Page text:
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Thursday, 6 January 2011

Did Japan kill a Ghanaian during a removal attempt?

Source: SA Times

Japanese prosecutors are to investigate 10 immigration officials over a Ghanaian man's mysterious airport death during an attempt to deport him from the country, police said.

Police have sent files to prosecutors on their investigation into whether the immigration officials used excessive force against the man, a rare move against Japanese civil servants that could lead to indictments.

Abubakar Awudu Suraj, 45, died at Tokyo's Narita airport in March, as the Japanese immigration officials tried to deport him, escorting the restrained man onto an aircraft bound for Cairo.

"The immigration officials restrained the man who had wildly resisted," said a police spokesman without elaborating. "The cause of his death remains undetermined even after a legal autopsy."

Suraj's Japanese widow has filed a complaint with police, challenging authorities to explain how her husband died as he was being deported for illegally staying in Japan.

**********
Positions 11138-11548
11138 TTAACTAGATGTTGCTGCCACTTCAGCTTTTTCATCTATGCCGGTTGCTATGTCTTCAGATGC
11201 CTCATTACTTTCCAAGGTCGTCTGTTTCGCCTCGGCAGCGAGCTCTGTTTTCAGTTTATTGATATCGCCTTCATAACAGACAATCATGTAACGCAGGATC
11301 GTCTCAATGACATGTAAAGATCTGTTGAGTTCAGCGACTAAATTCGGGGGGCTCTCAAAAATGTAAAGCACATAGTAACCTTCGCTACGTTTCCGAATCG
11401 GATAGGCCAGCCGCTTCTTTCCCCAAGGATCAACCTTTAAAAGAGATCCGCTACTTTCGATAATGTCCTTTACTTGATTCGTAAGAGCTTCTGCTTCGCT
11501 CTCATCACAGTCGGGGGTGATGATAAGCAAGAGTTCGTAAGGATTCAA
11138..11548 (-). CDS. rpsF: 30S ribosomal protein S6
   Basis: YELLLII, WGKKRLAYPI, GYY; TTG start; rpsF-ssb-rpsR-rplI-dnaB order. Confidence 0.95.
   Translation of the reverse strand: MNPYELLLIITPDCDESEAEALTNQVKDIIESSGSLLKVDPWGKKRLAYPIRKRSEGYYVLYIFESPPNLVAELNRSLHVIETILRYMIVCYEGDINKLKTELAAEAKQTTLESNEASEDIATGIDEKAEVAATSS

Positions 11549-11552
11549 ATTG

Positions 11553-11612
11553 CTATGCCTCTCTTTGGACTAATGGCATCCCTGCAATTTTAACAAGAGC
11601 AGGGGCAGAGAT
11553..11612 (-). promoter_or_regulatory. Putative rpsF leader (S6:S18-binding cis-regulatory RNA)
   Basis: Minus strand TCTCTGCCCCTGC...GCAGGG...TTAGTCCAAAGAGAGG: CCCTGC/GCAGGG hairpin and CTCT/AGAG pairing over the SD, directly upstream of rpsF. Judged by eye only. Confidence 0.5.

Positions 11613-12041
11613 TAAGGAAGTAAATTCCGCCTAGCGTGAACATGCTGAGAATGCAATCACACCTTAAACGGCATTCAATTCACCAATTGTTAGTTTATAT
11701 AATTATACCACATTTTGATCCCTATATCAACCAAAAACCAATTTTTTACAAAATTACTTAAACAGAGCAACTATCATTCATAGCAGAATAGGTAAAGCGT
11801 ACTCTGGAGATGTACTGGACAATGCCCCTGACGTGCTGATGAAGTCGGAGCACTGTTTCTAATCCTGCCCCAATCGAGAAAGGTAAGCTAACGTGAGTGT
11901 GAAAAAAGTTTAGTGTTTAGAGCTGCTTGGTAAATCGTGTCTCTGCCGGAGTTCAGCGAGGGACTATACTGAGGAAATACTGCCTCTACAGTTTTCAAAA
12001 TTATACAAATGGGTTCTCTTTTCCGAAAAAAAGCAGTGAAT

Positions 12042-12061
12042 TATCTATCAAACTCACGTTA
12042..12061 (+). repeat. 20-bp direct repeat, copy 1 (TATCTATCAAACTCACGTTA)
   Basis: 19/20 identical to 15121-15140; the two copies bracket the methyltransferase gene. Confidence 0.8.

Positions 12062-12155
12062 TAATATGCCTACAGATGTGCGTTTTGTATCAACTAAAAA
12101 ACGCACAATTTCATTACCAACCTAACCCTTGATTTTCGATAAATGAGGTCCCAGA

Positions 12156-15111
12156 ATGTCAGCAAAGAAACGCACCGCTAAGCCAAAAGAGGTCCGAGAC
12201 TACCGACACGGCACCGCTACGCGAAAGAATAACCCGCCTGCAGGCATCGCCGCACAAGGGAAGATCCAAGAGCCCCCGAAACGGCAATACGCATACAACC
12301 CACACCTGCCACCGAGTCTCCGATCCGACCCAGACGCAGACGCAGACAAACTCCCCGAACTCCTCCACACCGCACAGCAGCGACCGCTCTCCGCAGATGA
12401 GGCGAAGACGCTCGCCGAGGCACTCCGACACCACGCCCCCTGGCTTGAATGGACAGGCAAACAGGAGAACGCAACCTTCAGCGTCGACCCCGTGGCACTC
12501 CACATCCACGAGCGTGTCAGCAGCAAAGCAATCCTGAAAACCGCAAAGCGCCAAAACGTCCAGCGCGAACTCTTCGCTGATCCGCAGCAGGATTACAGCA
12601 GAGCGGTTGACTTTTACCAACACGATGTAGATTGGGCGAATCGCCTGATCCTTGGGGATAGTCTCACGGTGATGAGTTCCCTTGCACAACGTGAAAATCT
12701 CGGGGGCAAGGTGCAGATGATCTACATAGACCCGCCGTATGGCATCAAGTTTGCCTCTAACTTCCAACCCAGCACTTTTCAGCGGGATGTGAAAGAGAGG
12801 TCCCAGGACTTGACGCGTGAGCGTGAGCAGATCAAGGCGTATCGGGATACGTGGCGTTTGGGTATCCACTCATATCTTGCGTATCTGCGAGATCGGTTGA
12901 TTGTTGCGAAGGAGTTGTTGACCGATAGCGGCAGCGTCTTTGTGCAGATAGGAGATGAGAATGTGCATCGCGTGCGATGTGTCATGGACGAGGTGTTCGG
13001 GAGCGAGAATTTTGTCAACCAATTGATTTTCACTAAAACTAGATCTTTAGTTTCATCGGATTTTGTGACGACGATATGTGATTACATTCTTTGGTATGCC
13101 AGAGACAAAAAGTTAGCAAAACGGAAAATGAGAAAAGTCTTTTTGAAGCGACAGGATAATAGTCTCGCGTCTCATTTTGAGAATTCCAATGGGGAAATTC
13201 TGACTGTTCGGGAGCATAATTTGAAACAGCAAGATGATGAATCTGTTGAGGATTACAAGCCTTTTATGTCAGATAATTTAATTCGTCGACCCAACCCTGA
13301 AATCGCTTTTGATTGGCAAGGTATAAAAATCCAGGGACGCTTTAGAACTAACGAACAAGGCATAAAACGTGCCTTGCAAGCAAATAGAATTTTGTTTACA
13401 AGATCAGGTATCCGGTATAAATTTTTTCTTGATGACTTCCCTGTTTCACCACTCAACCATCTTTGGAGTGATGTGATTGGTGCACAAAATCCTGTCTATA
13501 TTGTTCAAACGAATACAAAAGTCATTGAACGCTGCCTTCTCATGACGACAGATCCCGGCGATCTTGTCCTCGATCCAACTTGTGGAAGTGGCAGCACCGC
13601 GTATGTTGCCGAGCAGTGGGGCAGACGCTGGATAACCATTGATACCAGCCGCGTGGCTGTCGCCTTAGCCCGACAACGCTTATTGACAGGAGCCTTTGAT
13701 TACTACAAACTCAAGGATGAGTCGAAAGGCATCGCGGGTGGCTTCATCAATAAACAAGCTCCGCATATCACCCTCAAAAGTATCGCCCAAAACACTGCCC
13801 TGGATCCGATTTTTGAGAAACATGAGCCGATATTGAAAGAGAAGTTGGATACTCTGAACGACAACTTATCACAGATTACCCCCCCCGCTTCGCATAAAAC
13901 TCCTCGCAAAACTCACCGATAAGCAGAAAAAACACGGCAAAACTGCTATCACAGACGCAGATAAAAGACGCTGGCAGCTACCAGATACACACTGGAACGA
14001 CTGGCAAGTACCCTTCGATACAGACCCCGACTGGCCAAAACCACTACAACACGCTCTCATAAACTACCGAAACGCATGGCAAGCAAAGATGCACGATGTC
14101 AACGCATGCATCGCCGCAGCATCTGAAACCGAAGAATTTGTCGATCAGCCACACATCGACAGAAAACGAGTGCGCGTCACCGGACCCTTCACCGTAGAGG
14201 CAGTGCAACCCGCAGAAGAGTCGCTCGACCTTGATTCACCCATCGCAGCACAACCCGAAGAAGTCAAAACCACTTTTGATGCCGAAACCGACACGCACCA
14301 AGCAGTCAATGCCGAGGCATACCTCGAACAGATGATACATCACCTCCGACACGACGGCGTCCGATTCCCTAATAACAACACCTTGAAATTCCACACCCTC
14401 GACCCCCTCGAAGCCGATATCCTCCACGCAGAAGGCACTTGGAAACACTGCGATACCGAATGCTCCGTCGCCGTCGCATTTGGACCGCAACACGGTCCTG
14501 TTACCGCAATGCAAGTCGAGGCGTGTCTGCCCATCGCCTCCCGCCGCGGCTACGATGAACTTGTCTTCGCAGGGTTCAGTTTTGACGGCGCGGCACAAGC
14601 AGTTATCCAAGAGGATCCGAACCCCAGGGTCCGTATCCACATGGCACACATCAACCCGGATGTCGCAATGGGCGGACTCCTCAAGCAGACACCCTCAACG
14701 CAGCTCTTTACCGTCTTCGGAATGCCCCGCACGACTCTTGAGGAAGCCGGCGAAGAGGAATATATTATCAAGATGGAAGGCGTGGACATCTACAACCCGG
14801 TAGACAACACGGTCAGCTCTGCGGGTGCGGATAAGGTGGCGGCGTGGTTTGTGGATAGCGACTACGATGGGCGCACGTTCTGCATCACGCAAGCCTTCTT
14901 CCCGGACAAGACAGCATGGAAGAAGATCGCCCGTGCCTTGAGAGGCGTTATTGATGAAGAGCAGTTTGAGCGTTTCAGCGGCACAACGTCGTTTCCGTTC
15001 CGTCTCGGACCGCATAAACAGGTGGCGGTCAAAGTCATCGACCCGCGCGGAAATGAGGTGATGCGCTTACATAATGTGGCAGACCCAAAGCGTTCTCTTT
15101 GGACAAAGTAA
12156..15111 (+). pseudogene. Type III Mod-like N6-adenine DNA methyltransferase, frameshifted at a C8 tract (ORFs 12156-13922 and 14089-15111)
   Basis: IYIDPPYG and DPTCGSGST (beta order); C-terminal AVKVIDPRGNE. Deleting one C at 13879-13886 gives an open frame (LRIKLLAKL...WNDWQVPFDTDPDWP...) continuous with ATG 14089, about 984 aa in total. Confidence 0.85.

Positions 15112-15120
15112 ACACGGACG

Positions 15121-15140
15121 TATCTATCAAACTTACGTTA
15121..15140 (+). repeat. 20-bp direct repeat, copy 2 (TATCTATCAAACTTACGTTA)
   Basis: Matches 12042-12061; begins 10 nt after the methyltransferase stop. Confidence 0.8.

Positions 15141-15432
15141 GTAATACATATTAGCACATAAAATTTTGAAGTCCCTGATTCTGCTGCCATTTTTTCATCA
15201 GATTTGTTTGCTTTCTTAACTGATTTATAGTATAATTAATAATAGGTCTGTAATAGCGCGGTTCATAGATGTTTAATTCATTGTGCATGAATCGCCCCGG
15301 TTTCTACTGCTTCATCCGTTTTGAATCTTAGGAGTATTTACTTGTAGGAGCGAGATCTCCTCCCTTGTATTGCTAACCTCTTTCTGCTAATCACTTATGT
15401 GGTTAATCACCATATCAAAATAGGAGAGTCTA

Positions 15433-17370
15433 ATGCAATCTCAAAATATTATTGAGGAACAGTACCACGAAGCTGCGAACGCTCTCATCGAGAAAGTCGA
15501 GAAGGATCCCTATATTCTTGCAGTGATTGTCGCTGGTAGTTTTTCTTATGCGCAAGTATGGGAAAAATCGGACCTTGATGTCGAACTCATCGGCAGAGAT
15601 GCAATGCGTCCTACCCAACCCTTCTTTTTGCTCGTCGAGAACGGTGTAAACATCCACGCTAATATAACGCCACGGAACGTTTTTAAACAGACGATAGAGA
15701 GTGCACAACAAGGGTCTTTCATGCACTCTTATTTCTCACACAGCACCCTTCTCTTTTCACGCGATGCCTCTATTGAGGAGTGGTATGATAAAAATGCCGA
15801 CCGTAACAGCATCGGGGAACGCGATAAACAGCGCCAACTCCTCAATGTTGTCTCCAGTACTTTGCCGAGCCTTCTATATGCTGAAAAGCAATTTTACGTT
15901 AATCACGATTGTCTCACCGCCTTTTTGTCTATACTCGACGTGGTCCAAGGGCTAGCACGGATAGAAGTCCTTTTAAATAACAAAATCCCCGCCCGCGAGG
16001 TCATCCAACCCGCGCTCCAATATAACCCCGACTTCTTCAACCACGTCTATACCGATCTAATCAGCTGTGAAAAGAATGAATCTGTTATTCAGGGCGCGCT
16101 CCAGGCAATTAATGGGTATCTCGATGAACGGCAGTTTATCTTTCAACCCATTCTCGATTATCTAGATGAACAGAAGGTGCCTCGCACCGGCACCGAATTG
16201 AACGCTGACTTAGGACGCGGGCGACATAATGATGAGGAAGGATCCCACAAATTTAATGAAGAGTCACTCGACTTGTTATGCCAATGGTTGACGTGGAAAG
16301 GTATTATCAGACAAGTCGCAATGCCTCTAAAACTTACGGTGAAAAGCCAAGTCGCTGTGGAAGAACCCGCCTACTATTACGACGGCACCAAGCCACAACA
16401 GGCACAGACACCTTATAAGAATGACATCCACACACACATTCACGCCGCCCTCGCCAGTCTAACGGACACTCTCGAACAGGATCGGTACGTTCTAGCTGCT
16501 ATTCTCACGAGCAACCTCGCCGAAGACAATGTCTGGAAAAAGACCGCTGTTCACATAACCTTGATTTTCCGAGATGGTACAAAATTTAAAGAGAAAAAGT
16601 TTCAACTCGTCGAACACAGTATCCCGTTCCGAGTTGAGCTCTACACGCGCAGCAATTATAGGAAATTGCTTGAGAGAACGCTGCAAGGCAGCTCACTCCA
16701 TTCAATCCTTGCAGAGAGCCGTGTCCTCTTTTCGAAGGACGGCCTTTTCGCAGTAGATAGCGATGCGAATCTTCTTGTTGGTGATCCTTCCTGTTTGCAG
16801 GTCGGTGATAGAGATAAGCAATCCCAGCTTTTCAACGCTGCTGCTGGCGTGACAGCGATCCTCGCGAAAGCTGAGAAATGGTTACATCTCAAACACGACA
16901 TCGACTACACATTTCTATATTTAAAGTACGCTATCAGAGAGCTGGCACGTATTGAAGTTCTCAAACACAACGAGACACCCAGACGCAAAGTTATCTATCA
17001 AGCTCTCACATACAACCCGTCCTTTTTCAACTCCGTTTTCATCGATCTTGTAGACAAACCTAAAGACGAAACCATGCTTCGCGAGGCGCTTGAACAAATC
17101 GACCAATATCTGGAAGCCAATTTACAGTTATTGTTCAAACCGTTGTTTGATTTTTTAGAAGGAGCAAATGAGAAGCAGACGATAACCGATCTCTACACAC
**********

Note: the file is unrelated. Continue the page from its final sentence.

Rights activists believe he was gagged with a towel, recalling a similar but non-fatal case in 2004 when a female Vietnamese deportee was handcuffed, had her mouth sealed with tape and was rolled up in blankets.

Suraj's death has triggered protests among immigrants and rights activists in Japan, with scores of foreigners in an immigration detention centre launching a temporary hunger strike in May.

Japan keeps a tight control on immigration and last year, despite its generous overseas aid for refugees, granted political asylum to just 30 people.

Human rights activists, lawyers and migrant communities have complained for years about the harsh treatment meted out by immigration officials and about conditions at immigration detention centres.

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